In some cases, it should even be possible to observe the inspiral of the black holes with LISA and their merger with the future terrestrial detectors. The first signal observed by LIGO (GW150914) would have been detected with LISA more than 5 years before the merger! This kind of advance notice can enable subsequent targeted observation with third-generation terrestrial detectors. In addition, the precise determination of the expected merger time and sky position from LISA data will allow further observations with other astronomical observatories.

Two black holes in the center of the image shortly before merging.
Artist’s impression of the merger of two supermassive black holes during the collision of two galaxies. Image: ESA

Gravity giant pairs

In addition to binary black hole systems with stellar masses whose mergers are observed by terrestrial detectors, there are true gravitational giants: supermassive black holes with masses millions of times greater than the ones observed so far. LISA will observe gravitational waves from mergers of such black holes from a large part of the observable universe. Binary black hole systems with total masses of 10,000 to 10 million times that of our Sun can be observed by LISA far back into the cosmic past to the beginning of galaxy formation.

Depending on the total mass of the binary, LISA observes the inspiral and merger over a period of several hours to several weeks. During this time, the observations can be used to determine the masses of the black holes and in which direction in the sky and at what distance from Earth they are located. The scientists can also obtain information about the angular momentum of the black holes.

Observing the gravitational waves of binary systems of massive black holes enables the study of the formation, growth and evolution of galaxies. This is because these binary systems are formed when galaxies merge, and they exist in their central regions. LISA will investigate when, how and from which objects the massive black holes were formed, how they grew, what role the galaxies that host them play and whether there is a connection to the lighter black holes that terrestrial gravitational-wave detectors already observe. The mission will shed light on previously unexplored areas of the universe and will provide the first census of this hitherto understudied population.

Unequal cosmic couples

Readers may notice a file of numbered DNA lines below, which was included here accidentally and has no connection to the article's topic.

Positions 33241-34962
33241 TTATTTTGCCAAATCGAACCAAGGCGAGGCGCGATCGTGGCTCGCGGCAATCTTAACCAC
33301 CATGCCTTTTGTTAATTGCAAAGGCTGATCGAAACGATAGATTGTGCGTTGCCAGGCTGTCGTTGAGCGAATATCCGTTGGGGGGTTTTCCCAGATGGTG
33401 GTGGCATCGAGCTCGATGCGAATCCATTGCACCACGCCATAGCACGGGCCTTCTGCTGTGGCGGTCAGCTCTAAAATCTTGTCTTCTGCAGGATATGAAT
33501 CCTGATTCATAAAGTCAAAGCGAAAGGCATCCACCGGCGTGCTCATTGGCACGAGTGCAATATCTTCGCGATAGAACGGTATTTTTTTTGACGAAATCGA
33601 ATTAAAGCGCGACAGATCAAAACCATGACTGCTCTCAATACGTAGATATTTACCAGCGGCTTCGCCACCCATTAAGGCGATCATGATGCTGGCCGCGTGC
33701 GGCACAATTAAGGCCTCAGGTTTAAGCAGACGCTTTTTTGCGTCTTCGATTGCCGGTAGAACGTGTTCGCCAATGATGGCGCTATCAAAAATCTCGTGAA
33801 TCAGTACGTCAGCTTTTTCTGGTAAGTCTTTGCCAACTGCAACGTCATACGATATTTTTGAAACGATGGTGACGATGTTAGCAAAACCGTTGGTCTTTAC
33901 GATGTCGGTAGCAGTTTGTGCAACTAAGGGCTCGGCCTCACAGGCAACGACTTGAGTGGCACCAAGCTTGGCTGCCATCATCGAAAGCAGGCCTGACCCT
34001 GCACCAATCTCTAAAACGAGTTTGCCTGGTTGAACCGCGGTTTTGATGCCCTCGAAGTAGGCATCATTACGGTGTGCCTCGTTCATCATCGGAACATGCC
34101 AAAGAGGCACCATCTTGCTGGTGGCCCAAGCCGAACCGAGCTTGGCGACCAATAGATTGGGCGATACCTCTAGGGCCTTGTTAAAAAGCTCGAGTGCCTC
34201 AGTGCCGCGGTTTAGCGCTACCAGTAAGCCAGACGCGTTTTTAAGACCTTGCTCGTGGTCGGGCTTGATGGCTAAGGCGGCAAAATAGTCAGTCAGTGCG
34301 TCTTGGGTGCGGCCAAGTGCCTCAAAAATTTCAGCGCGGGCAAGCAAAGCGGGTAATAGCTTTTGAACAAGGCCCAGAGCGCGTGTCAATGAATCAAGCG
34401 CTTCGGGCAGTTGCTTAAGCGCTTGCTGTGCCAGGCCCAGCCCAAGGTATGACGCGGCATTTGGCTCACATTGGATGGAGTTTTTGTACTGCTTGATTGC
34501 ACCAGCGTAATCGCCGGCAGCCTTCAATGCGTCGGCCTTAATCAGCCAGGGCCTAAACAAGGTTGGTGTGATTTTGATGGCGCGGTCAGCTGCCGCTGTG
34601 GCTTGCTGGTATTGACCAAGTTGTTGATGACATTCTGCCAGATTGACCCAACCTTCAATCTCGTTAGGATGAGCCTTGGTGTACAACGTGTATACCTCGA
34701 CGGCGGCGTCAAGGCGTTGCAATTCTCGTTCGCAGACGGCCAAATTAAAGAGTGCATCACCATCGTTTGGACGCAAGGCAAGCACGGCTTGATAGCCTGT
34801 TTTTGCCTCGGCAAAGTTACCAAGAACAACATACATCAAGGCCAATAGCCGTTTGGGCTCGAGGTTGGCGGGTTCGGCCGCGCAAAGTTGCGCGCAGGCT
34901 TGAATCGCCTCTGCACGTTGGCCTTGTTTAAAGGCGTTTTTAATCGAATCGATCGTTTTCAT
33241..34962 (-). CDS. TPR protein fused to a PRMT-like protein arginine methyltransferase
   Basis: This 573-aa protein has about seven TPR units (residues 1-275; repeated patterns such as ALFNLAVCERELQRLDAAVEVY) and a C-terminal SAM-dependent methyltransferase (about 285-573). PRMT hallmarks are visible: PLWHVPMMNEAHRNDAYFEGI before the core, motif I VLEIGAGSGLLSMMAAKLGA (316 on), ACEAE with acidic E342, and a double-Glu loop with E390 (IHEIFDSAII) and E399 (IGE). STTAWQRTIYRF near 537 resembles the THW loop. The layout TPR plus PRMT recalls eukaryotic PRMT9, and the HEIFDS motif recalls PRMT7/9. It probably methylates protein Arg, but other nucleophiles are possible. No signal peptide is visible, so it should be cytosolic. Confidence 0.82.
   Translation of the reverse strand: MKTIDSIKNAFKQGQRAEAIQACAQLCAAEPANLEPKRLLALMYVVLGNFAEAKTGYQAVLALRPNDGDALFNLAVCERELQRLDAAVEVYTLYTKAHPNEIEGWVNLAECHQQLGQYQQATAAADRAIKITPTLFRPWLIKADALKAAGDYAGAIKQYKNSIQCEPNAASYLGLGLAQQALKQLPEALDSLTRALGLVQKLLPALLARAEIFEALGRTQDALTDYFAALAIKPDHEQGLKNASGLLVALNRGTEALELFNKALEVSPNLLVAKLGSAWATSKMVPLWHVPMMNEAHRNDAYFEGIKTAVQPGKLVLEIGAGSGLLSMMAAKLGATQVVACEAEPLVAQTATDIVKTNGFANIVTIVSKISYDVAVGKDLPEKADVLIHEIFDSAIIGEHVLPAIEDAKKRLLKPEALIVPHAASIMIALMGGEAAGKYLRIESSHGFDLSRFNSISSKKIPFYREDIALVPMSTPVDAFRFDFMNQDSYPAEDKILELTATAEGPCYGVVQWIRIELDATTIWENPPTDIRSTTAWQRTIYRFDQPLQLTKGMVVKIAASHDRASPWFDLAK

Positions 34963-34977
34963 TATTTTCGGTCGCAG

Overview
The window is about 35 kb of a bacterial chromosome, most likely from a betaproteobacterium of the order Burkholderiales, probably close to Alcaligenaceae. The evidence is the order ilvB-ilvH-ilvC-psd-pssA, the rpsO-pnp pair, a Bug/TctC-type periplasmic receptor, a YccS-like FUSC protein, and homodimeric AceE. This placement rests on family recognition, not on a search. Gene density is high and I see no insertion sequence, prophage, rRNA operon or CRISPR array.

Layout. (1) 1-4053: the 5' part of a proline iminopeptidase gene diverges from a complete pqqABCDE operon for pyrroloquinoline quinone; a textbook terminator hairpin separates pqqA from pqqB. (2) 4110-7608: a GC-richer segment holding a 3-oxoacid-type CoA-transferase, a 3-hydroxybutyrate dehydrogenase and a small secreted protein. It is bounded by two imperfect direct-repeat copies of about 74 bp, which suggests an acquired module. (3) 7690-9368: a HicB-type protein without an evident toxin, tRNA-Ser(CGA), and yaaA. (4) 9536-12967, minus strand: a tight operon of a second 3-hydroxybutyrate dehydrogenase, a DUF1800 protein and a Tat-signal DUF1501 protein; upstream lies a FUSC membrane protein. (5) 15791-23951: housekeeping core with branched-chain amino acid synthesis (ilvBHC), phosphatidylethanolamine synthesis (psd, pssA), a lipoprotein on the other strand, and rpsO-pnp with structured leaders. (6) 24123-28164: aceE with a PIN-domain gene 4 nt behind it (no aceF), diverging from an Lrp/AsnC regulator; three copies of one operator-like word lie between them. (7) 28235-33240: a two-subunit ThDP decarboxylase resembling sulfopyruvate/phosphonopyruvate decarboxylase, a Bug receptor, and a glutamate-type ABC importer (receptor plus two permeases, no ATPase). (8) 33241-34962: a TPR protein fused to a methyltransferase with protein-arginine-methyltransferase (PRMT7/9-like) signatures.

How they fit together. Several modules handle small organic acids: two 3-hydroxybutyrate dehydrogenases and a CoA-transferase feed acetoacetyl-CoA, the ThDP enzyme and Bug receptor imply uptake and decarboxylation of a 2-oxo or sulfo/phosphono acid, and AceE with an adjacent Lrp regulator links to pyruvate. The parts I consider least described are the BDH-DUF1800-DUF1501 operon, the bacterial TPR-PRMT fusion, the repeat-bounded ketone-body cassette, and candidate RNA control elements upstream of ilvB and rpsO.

Merging black holes often have similar masses. However, there are also systems where this is not the case. If the heavier of the merging objects is at least a factor of 1000 (and up to a factor of 1,000,000) more massive than the lighter one, things get complicated: The smaller object – which can be a lighter black hole, a neutron star, a brown dwarf or a normal star – orbits the heavier black hole for a long time on a complex, elliptical orbit with a changing inclination. The orbit is determined by many effects of general relativity.

LISA can make unique observations of these systems. Due to the large number of orbits observed, the properties of the unequal pair can be determined very precisely: What masses do both objects have? How fast does the heavy black hole rotate around its own axis? What is the inclination and eccentricity of the orbit – i.e. how strongly elliptical is it? How far away is the system from Earth? Researchers can use this data to estimate the number of such objects in the universe, and to investigate how they formed and evolved.

It is expected that these so-called “extreme mass ratio inspirals” (EMRIs) occur in the busy parts of the universe: the centers of galaxies or in dense star clusters. External influences on the merging binary system should leave their traces in the gravitational waves. This would provide a new opportunity to study the distribution of gas clouds, dark matter and stars in the vicinity of the heavy black hole.

Close binary stars in our home galaxy

Researchers assume that there are around 10 million close binary star systems in our Milky Way that, due to their orbital motion, emit gravitational waves in the frequency range that LISA will observe. Several dozen binary systems are already known in our galaxy whose gravitational waves LISA is guaranteed to observe. Because of their known orbital periods and distances from Earth, these verification objects are known to emit strong gravitational waves in LISA’s observation band. They will be used to test and calibrate the instruments and data analysis after the mission begins.